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Arizona appeals court reinstates injunction blocking abortion ban

The ruling means that abortions can again take place in Arizona, unless the state Supreme Court intervenes.
Protesters gather outside the Capitol to voice their dissent with an abortion ruling, in Phoenix, on Sept. 23, 2022. An Arizona judge ruled the state can enforce a near-total ban on abortions that has been blocked for nearly 50 years. The law was first enacted decades before Arizona became a state in 1912.
Protesters gather outside the Capitol to voice their dissent with an abortion ruling, in Phoenix, on Sept. 23, 2022.Matt York / AP file
/ Source: Associated Press

PHOENIX — The Arizona Court of Appeals on Friday blocked a trial court’s decision that allowed immediate enforcement of a pre-statehood law that criminalizes nearly all abortions.

The ruling means that abortions can again take place in Arizona, at least for now, unless the state Supreme Court steps in.

The three-judge panel agreed with Planned Parenthood that the judge should not have lifted the decades-old order blocking its enforcement.

The brief order written by Presiding Judge Peter J. Eckerstrom said Planned Parenthood and its Arizona affiliate had shown they are likely to prevail on an appeal of a decision by the judge in Tucson to allow enforcement of the old law. They said the judge should have considered a host of laws restricting abortions passed since the original injunction was put in place following the U.S. Supreme Court’s 1973 decision in Roe v. Wade that said women have a constitutional right to an abortion.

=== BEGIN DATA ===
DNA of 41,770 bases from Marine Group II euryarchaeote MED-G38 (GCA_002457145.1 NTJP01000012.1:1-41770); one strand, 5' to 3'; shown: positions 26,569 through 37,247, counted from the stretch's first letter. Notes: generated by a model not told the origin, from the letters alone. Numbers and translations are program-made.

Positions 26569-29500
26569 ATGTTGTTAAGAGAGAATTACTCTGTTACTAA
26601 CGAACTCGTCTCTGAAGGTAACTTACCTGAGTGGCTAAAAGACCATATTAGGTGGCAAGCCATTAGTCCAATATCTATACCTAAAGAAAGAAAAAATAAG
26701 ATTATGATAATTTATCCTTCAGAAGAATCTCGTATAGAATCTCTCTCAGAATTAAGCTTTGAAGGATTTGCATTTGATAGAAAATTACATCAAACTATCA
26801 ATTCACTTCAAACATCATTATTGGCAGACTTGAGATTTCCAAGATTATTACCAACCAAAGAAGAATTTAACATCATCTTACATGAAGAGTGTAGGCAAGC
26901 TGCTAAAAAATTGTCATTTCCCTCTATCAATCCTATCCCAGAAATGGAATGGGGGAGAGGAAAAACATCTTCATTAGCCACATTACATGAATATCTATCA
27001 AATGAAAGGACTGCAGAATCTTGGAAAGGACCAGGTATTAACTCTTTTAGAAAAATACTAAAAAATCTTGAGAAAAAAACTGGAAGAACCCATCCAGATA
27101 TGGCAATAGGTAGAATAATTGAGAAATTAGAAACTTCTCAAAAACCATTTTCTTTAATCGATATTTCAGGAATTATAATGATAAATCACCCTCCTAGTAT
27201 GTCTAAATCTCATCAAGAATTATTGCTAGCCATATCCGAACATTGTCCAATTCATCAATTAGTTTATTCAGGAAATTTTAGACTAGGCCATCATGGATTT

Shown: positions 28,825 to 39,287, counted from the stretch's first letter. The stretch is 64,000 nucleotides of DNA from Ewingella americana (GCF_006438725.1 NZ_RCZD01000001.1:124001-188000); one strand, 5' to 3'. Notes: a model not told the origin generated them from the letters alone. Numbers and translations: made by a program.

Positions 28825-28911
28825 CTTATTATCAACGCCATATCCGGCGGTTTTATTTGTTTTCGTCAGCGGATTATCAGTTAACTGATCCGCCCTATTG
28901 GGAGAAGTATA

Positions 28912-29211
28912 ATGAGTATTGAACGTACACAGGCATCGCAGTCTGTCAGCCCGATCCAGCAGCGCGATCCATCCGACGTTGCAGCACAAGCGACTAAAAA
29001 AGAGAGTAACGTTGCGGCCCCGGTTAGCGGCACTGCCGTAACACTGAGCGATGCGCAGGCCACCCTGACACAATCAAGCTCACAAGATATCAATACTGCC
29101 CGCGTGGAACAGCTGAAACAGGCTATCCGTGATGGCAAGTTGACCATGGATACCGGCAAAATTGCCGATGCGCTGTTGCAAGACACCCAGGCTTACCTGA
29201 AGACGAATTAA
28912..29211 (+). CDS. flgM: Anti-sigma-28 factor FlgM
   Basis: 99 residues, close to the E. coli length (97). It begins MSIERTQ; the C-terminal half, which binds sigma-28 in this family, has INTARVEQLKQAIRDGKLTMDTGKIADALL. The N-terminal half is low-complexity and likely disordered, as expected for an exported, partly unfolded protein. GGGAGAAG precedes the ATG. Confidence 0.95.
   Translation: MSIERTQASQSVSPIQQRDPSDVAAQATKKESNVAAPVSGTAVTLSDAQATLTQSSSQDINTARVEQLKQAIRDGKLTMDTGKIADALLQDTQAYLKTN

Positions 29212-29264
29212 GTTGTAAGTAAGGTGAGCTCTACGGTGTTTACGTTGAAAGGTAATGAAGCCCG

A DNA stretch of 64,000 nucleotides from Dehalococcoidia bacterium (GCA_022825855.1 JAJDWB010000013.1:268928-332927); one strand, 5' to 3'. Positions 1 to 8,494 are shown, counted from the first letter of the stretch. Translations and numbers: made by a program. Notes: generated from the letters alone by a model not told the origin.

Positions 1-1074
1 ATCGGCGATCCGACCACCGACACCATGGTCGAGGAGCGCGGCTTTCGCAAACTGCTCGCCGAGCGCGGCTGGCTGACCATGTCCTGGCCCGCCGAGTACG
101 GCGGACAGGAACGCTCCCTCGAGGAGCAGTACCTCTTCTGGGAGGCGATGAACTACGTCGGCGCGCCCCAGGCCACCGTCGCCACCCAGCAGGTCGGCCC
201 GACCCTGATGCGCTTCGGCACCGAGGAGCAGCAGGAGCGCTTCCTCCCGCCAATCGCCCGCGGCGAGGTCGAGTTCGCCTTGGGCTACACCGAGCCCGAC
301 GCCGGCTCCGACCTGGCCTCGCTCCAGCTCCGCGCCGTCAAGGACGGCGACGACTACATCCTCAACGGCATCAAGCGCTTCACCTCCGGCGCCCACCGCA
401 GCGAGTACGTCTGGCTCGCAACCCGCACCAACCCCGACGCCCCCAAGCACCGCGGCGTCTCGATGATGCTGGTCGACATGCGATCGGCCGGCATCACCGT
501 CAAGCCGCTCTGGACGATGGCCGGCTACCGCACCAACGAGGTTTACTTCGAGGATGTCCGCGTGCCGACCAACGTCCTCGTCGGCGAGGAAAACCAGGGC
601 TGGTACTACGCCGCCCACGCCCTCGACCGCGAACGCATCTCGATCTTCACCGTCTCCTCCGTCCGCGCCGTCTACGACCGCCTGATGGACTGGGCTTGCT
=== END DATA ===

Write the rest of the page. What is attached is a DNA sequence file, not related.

Those laws include a new one blocking abortions after 15 weeks’ pregnancy that took effect last month.

The Supreme Court overruled Roe in June, and Republican Arizona Attorney General Mark Brnovich then asked that the injunction blocking enforcement of the pre-statehood abortion be lifted. Pima Court Superior Court Judge Kellie Johnson agreed on Sept. 23 and lifted the order two weeks ago.

Providers across the state stopped abortions after the U.S. Supreme Court decision, but many restarted procedures in mid-summer. That came after a federal judge blocked a separate “personhood” law they worried would allow criminal charges against doctors and nurses. They halted again after Johnson’s ruling.

The appeals court said the trial court erred by limiting its analysis only to the attorney general’s request to lift the injunction issued after Roe was handed down and refusing to consider the later laws passed by the Legislature to regulate abortion.

“Arizona courts have a responsibility to attempt to harmonize all of this state’s relevant statutes,” Eckerstrom wrote, mirroring arguments made by attorneys for Planned Parenthood.

The appeals court set a hearing for next week to consider whether to set an expedited schedule for hearing Planned Parenthood’s full appeal.